In telecommunications, the CNR of a modulated signal refers to the signal-to-noise ratio of a signal after modulation. This ratio is measured in decibels (dB) and is usually expressed in terms of the ratio of the signal power to the noise power. The term is used to distinguish the CNR of the signal before modulation (e.g., the analog baseband message signal) from the CNR of the modulation-processed signal. The term SNR is sometimes used instead of CNR, with the same definition.
Digitally modulated signals (e.g. QAM or PSK) are basically made of two CW carriers (the I and Q components, which are out-of-phase carriers). In fact, the information (bits or symbols) is carried by given combinations of phase and/or amplitude of the I and Q components. It is for this reason that, in the context of digital modulations, digitally modulated signals are usually referred to as carriers. Therefore, the term carrier-to-noise-ratio (CNR), instead of signal-to-noise-ratio (SNR), is preferred to express the signal quality when the signal has been digitally modulated.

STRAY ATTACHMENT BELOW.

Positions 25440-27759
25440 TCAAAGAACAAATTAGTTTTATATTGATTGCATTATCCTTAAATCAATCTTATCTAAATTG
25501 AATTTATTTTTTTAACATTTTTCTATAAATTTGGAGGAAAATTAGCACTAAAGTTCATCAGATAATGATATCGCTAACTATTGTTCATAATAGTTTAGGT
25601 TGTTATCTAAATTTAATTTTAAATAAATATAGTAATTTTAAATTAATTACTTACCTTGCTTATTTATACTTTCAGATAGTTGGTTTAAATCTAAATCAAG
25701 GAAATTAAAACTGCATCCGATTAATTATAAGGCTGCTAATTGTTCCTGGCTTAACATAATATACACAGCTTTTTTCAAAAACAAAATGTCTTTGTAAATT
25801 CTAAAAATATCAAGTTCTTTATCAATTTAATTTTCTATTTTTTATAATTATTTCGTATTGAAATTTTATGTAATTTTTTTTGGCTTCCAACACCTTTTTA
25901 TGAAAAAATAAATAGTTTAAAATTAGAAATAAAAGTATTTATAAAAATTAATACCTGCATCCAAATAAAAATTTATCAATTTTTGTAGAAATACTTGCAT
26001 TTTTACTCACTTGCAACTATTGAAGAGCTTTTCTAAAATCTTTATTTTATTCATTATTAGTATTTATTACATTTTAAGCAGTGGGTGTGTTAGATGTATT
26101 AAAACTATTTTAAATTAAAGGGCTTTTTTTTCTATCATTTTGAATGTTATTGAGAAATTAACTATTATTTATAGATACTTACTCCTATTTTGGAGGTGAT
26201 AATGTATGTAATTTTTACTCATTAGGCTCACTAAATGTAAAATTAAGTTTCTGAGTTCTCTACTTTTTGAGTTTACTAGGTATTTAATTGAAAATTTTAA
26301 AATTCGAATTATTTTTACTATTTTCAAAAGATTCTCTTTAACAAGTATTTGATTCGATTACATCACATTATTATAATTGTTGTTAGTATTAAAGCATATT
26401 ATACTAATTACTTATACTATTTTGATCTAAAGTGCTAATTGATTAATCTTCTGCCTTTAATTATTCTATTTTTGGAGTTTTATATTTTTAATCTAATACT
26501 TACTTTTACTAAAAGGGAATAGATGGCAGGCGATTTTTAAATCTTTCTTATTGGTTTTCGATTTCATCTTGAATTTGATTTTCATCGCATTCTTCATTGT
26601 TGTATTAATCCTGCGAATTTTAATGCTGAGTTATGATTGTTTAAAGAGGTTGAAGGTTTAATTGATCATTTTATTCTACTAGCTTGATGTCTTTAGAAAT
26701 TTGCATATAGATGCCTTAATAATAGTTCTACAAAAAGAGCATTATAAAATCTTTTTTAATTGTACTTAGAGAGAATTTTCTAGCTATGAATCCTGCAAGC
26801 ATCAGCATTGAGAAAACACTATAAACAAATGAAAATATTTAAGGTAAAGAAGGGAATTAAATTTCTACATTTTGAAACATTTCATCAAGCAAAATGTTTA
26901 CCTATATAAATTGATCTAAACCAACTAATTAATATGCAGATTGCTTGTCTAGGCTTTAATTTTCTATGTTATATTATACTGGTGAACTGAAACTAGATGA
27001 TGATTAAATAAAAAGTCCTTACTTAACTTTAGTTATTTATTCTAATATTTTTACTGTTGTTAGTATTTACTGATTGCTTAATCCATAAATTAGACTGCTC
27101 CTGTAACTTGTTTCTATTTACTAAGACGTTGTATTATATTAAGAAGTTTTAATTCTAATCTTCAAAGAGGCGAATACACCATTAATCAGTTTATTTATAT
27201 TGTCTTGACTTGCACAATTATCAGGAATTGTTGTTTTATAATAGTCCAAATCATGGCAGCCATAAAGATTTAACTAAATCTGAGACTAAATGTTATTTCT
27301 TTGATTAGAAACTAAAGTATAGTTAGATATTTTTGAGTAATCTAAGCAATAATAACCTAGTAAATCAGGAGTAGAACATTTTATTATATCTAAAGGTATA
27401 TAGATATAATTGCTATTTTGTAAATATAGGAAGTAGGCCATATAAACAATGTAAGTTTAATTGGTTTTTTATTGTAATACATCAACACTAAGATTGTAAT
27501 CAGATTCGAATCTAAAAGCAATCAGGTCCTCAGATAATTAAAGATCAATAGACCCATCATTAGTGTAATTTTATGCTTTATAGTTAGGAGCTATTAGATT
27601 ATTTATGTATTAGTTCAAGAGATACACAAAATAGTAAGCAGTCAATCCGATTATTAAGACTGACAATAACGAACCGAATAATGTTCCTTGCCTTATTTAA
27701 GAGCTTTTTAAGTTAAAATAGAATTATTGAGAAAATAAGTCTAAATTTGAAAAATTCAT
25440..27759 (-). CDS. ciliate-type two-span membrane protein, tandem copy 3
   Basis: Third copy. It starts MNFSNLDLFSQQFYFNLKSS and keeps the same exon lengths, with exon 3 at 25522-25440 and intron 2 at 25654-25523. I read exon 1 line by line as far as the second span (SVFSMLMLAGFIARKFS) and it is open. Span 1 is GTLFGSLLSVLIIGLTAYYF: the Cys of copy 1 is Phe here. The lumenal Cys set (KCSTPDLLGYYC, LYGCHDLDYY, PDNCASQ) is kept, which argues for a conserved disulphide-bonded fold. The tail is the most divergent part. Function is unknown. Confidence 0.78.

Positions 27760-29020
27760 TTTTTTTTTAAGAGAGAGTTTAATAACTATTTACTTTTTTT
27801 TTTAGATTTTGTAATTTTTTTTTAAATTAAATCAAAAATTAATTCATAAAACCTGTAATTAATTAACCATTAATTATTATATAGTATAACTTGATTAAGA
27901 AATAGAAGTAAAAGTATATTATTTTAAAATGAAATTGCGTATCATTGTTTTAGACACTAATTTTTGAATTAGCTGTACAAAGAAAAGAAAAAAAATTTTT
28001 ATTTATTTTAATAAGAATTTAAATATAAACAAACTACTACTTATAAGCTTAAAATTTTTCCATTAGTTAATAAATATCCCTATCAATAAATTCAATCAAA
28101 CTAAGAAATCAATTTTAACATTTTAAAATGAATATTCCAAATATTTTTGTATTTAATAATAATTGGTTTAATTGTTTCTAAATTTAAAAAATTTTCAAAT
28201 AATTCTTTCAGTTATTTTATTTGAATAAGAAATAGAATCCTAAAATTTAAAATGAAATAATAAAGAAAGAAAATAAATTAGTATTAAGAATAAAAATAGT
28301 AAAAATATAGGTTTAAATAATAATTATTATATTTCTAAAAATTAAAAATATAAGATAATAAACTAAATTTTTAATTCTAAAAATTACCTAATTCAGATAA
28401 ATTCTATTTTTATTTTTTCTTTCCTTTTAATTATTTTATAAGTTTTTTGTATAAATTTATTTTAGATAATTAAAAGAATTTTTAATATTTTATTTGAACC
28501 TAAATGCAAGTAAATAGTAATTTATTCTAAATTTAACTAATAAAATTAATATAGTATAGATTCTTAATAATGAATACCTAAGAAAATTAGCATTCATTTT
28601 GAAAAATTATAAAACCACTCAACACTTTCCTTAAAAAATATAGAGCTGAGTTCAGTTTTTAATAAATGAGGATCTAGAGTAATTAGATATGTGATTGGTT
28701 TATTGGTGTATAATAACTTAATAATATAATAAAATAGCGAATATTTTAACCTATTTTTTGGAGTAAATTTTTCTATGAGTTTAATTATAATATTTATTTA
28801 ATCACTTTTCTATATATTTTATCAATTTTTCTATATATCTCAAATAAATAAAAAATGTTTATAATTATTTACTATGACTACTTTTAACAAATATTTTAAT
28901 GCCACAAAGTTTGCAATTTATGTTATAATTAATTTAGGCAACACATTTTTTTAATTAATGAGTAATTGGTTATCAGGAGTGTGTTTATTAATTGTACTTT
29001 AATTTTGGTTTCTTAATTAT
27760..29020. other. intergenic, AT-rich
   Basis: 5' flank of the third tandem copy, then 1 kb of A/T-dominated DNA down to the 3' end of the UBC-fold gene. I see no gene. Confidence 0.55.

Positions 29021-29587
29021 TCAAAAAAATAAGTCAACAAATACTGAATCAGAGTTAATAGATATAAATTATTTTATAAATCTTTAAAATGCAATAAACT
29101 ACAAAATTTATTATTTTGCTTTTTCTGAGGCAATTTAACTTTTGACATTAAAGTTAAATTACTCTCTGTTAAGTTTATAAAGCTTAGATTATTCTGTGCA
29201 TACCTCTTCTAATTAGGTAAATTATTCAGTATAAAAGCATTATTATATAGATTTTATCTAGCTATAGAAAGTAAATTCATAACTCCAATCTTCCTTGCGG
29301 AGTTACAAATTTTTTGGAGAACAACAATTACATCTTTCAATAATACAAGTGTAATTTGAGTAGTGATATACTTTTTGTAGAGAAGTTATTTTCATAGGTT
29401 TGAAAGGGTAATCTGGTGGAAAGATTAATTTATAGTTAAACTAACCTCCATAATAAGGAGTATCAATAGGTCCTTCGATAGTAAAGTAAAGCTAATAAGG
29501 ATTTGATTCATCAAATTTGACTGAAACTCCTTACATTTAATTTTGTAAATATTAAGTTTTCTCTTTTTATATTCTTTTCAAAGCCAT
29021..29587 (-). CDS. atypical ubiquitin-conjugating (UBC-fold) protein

High C/N ratios provide good quality of reception, for example, low bit error rate (BER) of a digital message signal, or high SNR of an analog message signal.
The C/N ratio is measured in a manner similar to the way the signal-to-noise ratio (S/N) is measured, and both specifications give an indication of the quality of a communications channel.
In the famous Shannon–Hartley theorem, the C/N ratio is equivalent to the S/N ratio. The C/N ratio resembles the carrier-to-interference ratio (C/I, CIR), and the carrier-to-noise-and-interference ratio, C/(N+I) or CNIR.
C/N estimators are needed to optimize receiver performance. Typically, it is easier to measure the total power than the ratio of signal power to noise power (or noise power spectral density), and that is why CNR estimation techniques are timely and important.